I think if you wanted a way to make the privacy case, showing people what’s in modern medical records would go a long way. That said, one of the key problems in current approaches to the issues surrounding mass data collection is that everything is siloed in people’s minds. It’s rare for individuals to look at a medical record and connect it to the habit of mind that continues to produce Google, Meta, Amazon, and an ecosystem of data brokers that keeps getting bigger no matter how many data protection laws we pass. Medical records hit a nerve in an intimate way that purchase histories mostly don’t. Getting the broad mainstream to see the overall picture, where everything connects into giant, highly detailed dossiers on all of us, is hard.

And it shouldn’t be. Because it should be obvious by now that what used to be considered a paranoid view has a lot of reality. Governments aren’t highly motivated to curb commercial companies’ data collecction because that all represents data that can be subpoenaed without the risk of exciting a public debate or having to justify a budget. In the abstract, I don’t care that much who knows what about me. Seeing the data on a printout, though, invites imagining a hostile stranger reading it. Today, that potentially hostile stranger is just some other branch of the NHS, probably someone looking for clues in providing me with medical care. Five or twenty years from now…who knows?

More to the point, who knows what people will think is normal? Thirty years ago, “normal” meant being horrified at the idea of cameras watching everywhere. It meant fingerprints were only taken from criminal suspects. And, to be fair, it meant that governments could intercept people’s phone calls by making a deal with just one legacy giant telephone company (but a lot of people didn’t fully realize that). Today’s kids are growing up thinking of constantly being tracked as normal, I’d like to think that we’re reaching a turning point where what Big Tech and other monopolists have tried to convince is is normal is thoroughly rejected. It’s been a long wait.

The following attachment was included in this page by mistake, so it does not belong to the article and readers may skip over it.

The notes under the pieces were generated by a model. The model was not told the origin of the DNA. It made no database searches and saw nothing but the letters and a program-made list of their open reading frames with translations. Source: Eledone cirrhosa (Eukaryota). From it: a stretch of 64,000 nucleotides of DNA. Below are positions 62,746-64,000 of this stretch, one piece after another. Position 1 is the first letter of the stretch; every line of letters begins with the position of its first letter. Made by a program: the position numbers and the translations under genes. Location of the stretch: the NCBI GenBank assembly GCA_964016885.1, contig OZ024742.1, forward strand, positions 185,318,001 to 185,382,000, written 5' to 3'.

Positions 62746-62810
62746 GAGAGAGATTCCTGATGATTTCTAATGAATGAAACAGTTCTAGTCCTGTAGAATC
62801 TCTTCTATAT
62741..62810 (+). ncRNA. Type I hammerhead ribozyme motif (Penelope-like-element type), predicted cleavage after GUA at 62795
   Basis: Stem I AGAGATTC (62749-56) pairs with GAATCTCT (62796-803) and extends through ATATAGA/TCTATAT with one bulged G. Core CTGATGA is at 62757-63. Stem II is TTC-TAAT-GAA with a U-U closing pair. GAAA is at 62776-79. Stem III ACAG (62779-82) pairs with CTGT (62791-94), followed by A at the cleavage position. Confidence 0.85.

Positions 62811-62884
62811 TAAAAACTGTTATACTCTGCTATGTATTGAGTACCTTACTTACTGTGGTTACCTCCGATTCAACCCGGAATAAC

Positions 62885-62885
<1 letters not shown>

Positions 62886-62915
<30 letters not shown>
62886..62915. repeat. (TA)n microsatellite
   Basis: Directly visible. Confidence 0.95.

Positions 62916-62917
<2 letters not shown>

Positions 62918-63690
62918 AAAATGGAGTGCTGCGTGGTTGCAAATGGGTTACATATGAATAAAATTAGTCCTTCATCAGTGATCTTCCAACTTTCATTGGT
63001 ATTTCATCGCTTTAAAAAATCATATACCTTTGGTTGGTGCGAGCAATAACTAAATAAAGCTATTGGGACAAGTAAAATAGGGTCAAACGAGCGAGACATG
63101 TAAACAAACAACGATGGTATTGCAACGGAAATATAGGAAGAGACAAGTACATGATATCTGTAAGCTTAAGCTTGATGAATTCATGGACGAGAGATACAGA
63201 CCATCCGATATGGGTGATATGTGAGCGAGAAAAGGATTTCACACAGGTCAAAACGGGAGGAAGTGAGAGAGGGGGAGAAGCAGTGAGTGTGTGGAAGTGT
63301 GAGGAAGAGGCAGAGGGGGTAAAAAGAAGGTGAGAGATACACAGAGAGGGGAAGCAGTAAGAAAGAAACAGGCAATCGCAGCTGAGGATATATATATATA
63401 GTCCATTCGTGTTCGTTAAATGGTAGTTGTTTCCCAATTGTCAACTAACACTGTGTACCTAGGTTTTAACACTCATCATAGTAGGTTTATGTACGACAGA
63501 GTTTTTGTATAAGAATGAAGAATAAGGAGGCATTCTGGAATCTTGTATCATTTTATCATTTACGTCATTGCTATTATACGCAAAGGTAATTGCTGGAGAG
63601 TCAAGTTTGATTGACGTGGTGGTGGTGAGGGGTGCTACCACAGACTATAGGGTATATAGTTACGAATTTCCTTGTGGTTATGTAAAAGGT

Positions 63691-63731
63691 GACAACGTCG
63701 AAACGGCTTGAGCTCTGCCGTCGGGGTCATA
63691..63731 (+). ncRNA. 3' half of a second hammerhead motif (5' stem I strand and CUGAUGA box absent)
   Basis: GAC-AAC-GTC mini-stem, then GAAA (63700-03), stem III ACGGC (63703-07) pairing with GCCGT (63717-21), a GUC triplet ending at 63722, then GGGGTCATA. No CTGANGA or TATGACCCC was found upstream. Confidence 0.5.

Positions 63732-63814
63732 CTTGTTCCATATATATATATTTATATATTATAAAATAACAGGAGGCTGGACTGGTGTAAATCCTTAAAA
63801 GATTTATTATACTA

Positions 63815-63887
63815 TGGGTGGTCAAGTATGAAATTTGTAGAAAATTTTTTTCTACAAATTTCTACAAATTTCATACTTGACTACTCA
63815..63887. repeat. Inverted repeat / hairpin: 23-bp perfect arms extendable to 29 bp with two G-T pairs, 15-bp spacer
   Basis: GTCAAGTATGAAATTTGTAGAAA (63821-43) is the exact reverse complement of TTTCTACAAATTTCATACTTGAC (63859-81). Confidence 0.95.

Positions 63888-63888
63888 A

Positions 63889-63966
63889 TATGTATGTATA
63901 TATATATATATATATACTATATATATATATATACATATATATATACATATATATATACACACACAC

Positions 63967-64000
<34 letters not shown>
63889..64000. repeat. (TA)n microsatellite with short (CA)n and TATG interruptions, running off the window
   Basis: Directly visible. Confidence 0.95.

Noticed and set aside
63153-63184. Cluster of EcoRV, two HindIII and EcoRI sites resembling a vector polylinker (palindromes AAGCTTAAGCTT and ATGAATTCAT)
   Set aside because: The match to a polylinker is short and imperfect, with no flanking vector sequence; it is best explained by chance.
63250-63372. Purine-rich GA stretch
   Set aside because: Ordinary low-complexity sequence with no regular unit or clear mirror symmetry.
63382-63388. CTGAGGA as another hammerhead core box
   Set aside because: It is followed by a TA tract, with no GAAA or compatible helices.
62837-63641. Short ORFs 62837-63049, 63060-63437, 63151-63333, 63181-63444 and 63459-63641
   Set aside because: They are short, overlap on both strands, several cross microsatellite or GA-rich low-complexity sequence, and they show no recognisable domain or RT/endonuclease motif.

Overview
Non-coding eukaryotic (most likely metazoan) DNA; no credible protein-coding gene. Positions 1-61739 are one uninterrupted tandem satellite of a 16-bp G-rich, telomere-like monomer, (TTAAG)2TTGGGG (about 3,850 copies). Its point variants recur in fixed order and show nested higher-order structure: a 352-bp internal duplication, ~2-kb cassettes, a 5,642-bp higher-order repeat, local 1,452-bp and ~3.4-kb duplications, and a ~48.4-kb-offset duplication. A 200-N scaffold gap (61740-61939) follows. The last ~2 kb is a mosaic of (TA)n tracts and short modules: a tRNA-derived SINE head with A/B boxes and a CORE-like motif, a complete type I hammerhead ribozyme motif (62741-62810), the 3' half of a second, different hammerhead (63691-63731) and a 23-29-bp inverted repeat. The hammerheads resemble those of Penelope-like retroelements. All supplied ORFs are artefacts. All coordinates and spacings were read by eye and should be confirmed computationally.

I think the real shock in looking at records like this is seeing yourself through someone else’s notes. This is very like the moment in the documentary Erasing David, when the David of the title gets his phone book-sized records from a variety of companies. “What was I angry about on November 2006?” he muses, staring at the note of a moment he had long forgotten but the company hadn’t. I was relieved to see there were no such comments. On the other hand, also missing were a couple of things I distinctly remember asking them to write down.

But don’t get me wrong: I am grateful that someone is keeping these notes besides me. I have medical records! For the first 40 years of my life, doctors routinely refused to show patients any of their medical records. Even when I was leaving the US to move overseas in 1981, my then-doctor refused to give me copies, saying, “There’s nothing there that would be any use to you.” I took that to mean there were things he didn’t want me to see. Or he didn’t want to take the trouble to read through and see that there weren’t. So I have no record of early vaccinations or anything else from those years. At some point I made another attempt and was told the records had been destroyed after seven years. Given that background, the insousiance with which the receptionist printed off a dozen pages of my history and handed it over was a stunning advance in patient rights.

For the last 30-plus years, therefore, I’ve kept my own notes. There isn’t, after checking, anything in the official record that I don’t have. There may, of course, be other notes they don’t share with patients.

Whether for purposes malign (surveillance, control) or benign (service), undocumented lives are increasingly rare. In an ideal world, there’d be a way for me and the medical practice to collaborate to reconcile discrepancies and rectify omissions. The notion of patients controlling their own data is still far from acceptance. That requires a whole new level of trust.

Illustrations: Asclepius, god of medieine, exhibited in the Museum of Epidaurus Theatre (Michael F. Mehnert via Wikimedia).

Wendy M. Grossman is the 2013 winner of the Enigma Award. Her Web site has an extensive archive of her books, articles, and music, and an archive of earlier columns in this series. She is a contributing editor for the Plutopia News Network podcast. Follow on Mastodon

The grown-ups

In an article this week in the Guardian, Adrian Chiles asks what decisions today’s parents are making that their kids will someday look back on in horror the way we look back on things from our childhood. Probably his best example is riding in cars without seatbelts (which I’m glad to say I survived). In contrast to his suggestion, I don’t actually think tomorrow’s parents will look back and think they shouldn’t have had smartphones, though it’s certainly true that last year a current parent MP (whose name I’ve lost) gave an impassioned speech opposing the UK’s just-passed Online Safety Act in which she said she had taken risks on the Internet as a teenager that she wouldn’t want her kids to take now.